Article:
Professor Warren is a mechanical engineer working in the field of nanoscale manufacturing for electrochemical energy storage and microfluidic device applications. She received her Ph.D. in Mechanical Engineering at the University of California, Berkeley under the supervision of Professor Liwei Lin. In the field of energy storage, her areas of expertise include electrode material design for supercapacitors and batteries, with an emphasis on redox pseudocapacitors, carbon electrochemical double layer capacitors, and sodium-ion batteries. Professor Warren’s research group is seeking new ways to reduce the cost and environmental impact of electrochemical energy storage materials for grid-scale energy storage, electric vehicles, and consumer electronics. Prior to completing her PhD, Professor Warren worked as mechanical engineer at Associated Engineering in Burnaby, British Columbia, designing renewable energy systems for municipal clients and testing water and wastewater pump efficiency.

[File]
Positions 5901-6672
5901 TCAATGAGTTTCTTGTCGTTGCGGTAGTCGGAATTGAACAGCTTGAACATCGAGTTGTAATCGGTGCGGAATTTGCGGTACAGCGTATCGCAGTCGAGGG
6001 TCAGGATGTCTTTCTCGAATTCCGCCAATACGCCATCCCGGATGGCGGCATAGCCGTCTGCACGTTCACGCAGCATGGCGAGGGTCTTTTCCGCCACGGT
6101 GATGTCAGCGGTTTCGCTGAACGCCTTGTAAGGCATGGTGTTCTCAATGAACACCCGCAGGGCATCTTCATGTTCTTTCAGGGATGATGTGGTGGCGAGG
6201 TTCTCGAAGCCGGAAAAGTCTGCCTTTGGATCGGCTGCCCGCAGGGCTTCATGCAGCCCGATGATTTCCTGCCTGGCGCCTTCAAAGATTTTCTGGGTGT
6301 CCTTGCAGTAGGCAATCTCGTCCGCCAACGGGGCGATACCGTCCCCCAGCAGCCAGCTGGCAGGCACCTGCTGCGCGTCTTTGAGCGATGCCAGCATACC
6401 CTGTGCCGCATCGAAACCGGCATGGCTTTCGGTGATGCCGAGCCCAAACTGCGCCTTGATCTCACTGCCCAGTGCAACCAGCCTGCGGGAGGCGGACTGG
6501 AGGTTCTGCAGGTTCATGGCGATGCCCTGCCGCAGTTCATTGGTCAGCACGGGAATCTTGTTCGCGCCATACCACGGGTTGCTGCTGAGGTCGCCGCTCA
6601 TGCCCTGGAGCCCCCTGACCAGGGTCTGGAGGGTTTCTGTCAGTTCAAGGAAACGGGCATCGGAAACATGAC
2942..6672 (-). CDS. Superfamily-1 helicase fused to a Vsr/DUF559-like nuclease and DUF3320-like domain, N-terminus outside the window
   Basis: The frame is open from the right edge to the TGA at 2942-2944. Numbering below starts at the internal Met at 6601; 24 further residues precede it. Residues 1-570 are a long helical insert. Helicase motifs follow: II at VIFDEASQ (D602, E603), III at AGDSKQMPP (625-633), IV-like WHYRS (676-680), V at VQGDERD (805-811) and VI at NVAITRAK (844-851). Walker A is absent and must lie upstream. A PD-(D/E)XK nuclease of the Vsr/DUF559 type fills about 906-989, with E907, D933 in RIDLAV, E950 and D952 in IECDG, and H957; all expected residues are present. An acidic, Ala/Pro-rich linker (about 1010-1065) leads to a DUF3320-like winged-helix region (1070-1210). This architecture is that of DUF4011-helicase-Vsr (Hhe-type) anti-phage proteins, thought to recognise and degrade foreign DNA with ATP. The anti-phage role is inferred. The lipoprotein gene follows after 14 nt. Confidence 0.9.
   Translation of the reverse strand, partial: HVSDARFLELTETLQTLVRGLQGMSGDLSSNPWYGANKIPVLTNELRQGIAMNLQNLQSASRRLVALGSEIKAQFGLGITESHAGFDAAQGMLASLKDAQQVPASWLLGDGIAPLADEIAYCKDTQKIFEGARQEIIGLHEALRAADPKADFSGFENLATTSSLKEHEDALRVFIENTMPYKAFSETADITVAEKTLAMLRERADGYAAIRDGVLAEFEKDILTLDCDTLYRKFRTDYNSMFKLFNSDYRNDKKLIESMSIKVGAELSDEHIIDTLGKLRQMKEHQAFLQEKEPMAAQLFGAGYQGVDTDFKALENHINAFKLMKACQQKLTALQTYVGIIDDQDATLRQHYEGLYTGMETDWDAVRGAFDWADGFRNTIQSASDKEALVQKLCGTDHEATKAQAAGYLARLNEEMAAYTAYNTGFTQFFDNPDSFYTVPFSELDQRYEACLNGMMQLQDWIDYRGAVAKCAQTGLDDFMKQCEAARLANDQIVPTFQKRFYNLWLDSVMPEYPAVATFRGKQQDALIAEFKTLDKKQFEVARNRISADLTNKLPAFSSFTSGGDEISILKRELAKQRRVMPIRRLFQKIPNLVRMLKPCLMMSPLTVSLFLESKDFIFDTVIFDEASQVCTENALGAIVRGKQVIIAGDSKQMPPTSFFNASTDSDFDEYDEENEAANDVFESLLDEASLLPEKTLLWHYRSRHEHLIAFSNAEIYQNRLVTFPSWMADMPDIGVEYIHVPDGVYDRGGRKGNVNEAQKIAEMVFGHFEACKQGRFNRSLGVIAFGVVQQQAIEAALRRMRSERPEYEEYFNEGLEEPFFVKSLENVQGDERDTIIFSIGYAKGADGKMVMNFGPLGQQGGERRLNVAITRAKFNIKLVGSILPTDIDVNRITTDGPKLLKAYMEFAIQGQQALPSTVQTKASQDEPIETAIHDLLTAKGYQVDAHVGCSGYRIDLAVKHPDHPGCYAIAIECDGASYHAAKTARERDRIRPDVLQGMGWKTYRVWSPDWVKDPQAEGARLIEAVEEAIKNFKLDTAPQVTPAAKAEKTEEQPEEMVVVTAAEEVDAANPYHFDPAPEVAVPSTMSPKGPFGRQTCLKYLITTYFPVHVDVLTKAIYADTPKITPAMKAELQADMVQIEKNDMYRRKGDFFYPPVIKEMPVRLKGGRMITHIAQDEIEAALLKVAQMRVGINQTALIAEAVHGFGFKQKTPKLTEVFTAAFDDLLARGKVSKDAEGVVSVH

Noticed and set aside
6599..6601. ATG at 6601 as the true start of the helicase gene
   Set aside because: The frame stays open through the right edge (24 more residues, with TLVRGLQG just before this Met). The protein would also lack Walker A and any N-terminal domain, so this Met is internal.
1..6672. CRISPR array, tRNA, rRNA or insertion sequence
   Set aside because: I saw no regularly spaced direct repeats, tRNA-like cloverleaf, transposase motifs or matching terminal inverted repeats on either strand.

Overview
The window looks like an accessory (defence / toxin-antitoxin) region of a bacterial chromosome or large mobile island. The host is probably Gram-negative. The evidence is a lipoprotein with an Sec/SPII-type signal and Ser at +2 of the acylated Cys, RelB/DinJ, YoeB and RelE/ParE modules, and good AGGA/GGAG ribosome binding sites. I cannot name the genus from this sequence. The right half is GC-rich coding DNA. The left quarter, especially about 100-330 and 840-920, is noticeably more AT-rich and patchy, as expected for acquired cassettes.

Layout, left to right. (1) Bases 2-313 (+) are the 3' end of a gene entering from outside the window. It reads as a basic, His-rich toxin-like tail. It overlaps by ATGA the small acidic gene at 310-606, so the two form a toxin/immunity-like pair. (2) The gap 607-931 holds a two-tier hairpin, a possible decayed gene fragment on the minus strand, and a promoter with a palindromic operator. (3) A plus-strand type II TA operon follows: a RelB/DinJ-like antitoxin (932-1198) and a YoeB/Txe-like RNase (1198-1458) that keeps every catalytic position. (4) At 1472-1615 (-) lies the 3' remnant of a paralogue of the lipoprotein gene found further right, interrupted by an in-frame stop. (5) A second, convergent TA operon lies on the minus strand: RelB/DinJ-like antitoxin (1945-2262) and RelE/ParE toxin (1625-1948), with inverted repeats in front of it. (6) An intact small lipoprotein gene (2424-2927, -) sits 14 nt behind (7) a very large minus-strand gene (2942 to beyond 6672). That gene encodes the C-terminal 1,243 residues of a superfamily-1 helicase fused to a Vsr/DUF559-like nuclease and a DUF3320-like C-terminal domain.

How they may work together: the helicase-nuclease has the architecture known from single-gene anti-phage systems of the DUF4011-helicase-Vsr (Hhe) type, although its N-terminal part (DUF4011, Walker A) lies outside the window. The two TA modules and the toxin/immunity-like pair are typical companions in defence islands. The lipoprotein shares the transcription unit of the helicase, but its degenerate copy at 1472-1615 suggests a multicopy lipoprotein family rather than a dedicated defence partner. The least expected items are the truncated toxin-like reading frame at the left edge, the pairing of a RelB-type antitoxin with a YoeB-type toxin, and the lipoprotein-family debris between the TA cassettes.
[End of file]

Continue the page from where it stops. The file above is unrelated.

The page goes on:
Engineering Design I (ME EN 4000): First course in the two-semester senior-level capstone design sequence. Course focuses on preliminary and detailed design phases, including: concept generation and selection, detailed engineering design, application of machine elements, prototype testing, engineering analysis, DFX, parameter design, project management, and preliminary economic analyses. Culminates in design review based on formal presentations of fully documented, detailed engineering drawings and prototype demonstration. Semesters taught: Spring 2016 (42 students), Spring 2017 (68 students), Fall 2017 (106 students), Fall 2018 (97 students), Fall 2019 (102 students), Fall 2020 (125 students).